“The Haunting of Hill House” is more than just a ghost story

“The Haunting of Hill House” is a spectacular, yet long, series. It is your run-of-the-mill haunted ghost story, but it also involves our main characters’ ghosts of the past.

The Netflix series is directed by Mike Flanagan, introducing to the viewers 10 roughly one-hour long episodes.

Throughout the series we see the future and the present, sometimes going back and forth between both. It can be a bit confusing when you just start watching, as I really didn’t know what was going on at first. But as the episode went on it started to make a lot more sense.

I’ll preface this by saying I hate scary movies. When I was 10-years-old, I couldn’t even watch “Jurassic Park.” And although “The Haunting of Hill House” starts off seeming to be another horror film that I’d have to hide under the covers from, it easily became one of my favorite shows of all time.

First of all, the characters – and their respective actors – are so human it hurts. They each deal with their own difficulties in the world and with the reminiscent hauntings of the house. Nell, the youngest and one of the twins, sees the Bent-Neck Lady throughout her life, causing a traumatic upbringing and a kind of sleep paralysis that continues on into her adulthood. Luke, the other twin, is haunted by the Floating Man which causes him to become an addict later in life to escape the images of the Floating Man which makes the rest of the family distant from him.

Theo is “sensitive” to people when she touches them, so she wears gloves and long-sleeved shirts to combat this. In my opinion, Theo is the best character of this show by far as she can see and feel pain when she touches a body, and she’s just so real. Watch the show and you’ll see what I mean.

Steven, the oldest, uses his families stories (he was not there to see the horrors that everyone else saw) to make his famous novel, causing a rift between him and the family. Shirley is the second-born of the family and has to have control of everything in her life.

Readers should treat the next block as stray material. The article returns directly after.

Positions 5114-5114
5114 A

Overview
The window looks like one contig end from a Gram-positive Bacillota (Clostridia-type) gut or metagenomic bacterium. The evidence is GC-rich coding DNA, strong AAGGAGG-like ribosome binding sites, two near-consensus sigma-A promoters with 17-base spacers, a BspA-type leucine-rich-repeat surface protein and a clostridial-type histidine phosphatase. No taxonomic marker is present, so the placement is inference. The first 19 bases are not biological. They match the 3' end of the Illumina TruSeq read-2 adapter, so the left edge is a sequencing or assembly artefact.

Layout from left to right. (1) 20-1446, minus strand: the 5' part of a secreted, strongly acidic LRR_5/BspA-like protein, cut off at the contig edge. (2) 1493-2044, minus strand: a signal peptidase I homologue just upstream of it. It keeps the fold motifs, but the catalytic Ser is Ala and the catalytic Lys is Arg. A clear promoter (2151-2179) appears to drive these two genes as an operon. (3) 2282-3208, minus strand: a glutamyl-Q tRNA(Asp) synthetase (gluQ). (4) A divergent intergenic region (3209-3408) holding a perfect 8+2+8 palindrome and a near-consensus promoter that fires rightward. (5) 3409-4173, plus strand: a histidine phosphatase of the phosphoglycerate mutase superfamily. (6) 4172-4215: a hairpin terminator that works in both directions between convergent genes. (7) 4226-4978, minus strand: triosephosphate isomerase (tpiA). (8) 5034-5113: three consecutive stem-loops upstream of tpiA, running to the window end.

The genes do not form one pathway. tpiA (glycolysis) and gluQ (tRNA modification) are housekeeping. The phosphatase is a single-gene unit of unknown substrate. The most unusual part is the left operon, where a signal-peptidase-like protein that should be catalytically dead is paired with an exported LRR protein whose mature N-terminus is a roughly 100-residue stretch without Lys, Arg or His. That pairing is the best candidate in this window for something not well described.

Throughout the series, we see each of the children come to terms with themselves and their personalities and faults. While I wish I could tell you the specifics, I don’t want to spoil you.

Their mother begins to become influenced by the house, causing her to want to kill the twins (Luke and Nell) in order to preserve their youth and innocence in the house. The best part about this show is that you already know what has happened due to the time skips in episodes and between episodes, but you still want to know the why and how it happened.

The show itself is inspired, but not derived completely, from the book “The Haunting of Hill House (1959)” written by the famous Shirley Jackson. Stephen King, the legend himself, has even gone so far as to call the show as “a work of genius.”

While I say in the beginning that this is technically a horror movie, it is more of a story of a family learning to combat their own ghosts mostly, but I guess combating regular ghosts a little too. But I do recommend preparing yourself for a few episodes, as the jump-scares can really scare your socks off as they did mine.

All-in-all, if you have 10 hours or more to spend watching a show, I truly recommend binge watching this show. You won’t regret it.

Jessica Mack

Co-Editor in Chief at JJC Blazer
Jessica took the role of Co-Editor along with Sean O'Dell in fall 2018. She is planning to graduate in spring of 2019 and transfer to Depaul University where she plans to major in English.

Jessica has always had a love for writing and editing.

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Jessica Mack

Jessica took the role of Co-Editor along with Sean O'Dell in fall 2018. She is planning to graduate in spring of 2019 and transfer to Depaul University where she plans to major in English. Jessica has always had a love for writing and editing.